Cannabis exchange: Empowering rural communities through the legal trade and production of Cannabis plant products

Simson, Lana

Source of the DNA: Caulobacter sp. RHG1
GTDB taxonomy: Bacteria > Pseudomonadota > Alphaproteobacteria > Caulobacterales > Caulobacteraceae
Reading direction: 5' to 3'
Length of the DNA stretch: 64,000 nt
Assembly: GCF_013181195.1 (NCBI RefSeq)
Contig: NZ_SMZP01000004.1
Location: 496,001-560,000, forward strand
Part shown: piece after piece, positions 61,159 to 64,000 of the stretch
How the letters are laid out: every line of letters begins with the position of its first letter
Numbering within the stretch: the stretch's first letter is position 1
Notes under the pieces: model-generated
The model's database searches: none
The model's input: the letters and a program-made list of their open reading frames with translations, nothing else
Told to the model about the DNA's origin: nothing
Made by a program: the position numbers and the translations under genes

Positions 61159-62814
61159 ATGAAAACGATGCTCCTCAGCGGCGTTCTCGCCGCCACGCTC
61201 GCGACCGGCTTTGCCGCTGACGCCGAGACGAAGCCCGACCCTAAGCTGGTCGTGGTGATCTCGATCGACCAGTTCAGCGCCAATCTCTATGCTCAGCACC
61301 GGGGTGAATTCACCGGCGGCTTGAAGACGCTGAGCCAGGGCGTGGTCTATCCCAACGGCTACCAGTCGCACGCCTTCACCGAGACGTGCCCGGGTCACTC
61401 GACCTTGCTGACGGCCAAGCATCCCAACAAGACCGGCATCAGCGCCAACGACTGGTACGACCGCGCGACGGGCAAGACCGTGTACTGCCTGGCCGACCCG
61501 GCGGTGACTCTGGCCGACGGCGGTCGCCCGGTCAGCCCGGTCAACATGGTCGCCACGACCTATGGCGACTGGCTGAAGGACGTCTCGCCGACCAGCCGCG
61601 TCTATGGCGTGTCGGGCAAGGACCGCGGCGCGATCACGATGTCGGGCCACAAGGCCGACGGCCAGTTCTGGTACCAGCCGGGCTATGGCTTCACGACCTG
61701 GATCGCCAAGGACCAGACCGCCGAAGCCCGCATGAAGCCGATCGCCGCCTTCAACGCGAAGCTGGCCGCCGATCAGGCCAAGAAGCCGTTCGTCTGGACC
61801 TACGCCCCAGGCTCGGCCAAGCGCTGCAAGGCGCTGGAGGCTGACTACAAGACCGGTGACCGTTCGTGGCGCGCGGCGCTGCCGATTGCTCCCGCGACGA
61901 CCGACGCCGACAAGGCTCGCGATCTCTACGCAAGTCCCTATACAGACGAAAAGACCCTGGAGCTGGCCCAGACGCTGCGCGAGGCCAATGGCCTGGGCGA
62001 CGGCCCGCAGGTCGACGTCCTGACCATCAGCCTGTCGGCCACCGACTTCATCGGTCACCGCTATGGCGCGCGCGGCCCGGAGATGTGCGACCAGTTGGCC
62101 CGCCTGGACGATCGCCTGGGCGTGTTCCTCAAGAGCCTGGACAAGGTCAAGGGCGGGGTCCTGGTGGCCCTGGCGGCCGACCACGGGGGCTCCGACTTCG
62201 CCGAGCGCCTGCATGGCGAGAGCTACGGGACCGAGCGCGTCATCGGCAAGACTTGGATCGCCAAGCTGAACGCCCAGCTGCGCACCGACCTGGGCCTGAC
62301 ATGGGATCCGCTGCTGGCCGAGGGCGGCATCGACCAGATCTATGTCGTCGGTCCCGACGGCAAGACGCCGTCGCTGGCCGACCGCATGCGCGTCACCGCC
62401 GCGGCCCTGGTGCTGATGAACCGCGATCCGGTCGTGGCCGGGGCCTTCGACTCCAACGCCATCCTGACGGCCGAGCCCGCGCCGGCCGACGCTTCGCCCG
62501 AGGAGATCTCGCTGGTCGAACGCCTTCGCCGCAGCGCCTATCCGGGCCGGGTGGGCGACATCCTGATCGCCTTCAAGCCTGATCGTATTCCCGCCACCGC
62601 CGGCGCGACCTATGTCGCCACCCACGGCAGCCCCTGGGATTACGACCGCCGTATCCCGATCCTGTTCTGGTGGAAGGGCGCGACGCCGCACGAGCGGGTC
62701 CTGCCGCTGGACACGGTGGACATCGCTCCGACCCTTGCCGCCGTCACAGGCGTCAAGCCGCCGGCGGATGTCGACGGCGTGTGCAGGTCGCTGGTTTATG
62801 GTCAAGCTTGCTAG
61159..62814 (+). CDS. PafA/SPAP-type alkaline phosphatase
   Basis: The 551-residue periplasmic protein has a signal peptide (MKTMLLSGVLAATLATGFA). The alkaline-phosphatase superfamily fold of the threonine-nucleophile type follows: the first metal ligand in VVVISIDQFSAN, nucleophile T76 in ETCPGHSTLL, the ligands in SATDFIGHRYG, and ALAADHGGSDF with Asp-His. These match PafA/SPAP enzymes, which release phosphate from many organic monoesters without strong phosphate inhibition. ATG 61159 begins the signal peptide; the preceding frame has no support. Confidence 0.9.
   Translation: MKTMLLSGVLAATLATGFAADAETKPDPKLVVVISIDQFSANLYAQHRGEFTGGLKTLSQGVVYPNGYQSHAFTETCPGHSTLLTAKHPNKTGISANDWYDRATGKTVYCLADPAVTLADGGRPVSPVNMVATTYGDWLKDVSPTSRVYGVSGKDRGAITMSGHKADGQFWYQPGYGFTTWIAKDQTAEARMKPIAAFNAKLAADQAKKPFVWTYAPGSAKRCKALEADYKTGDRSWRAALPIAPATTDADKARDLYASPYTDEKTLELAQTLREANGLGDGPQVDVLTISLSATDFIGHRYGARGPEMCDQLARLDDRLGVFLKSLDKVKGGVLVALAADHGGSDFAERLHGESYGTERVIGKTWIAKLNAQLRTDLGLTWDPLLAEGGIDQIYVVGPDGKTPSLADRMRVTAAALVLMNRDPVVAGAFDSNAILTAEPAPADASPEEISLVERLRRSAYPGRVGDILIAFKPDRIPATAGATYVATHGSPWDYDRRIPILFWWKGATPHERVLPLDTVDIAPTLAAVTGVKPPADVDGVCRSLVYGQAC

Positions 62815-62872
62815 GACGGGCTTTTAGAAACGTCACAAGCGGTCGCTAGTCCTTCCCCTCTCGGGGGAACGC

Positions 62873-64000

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What is becoming inherently more recognised within many of the rural settlements situated in the foothills of the Drakensberg Mountain Range of South Africa are the effects of the illegal ‘dagga’ trade on the surrounding natural environment. The trade is predominantly a result of the poverty which is prevalent in the area (60.4% unemployment in Okhahlamba district). Although the region’s economy is dominated by agricultural activities, the considerable agricultural potential within traditional settlement areas has not been used to it’s full potential. As a result, this project seeks to empower the impoverished rural community in the Okhahlamba district of the Drakensberg through legal means of agriculture using hemp rather than dagga. Hemp is for the use in industrial applications compared to dagga used for the psychoactive effects. Plant fibre from the crops will be used as a by-product for the production of goods to go to market. In finding ways of manufacturing products which are crafted from the illegal dagga crops, the building complex serves to PROCESS, EXCHANGE and EXHIBIT the craft of hemp production from the raw material to the finished product. The building will provide opportunities to educate on the processes and agricultural practices of industrial hemp production, and will promote tourism by showcasing this process and the goods to visitors. The medicinal potential of the cannabis plant will be investigated on site, providing a scientific research component to the activities of the complex. The project develops an approach which is sensitive to both the local community and the land. The typology of farm buildings, vernacular architecture and the landscape building have been considered to engage with the rural context. The architectural response addresses the functions and characteristics of a rural public building, exploring and overlapping the perimeters of private-public space in order to expose the production process and showcase hemp. This thesis does not aim to find a solution to the illegal trade of dagga, but rather to isolate a region where such activity does occur, provide an alternative that can have a positive impact on the community, enhancing social and environmental aspects of the area. It is the intention of this project to educate the community on the alternative hemp crop, placing focus on the cannabis plant or it’s industrial, nutritional and medicinal benefits. Providing adult education within this rural area, the centre will give access to a great body of human knowledge, creating a platform for community interaction, contribution and development.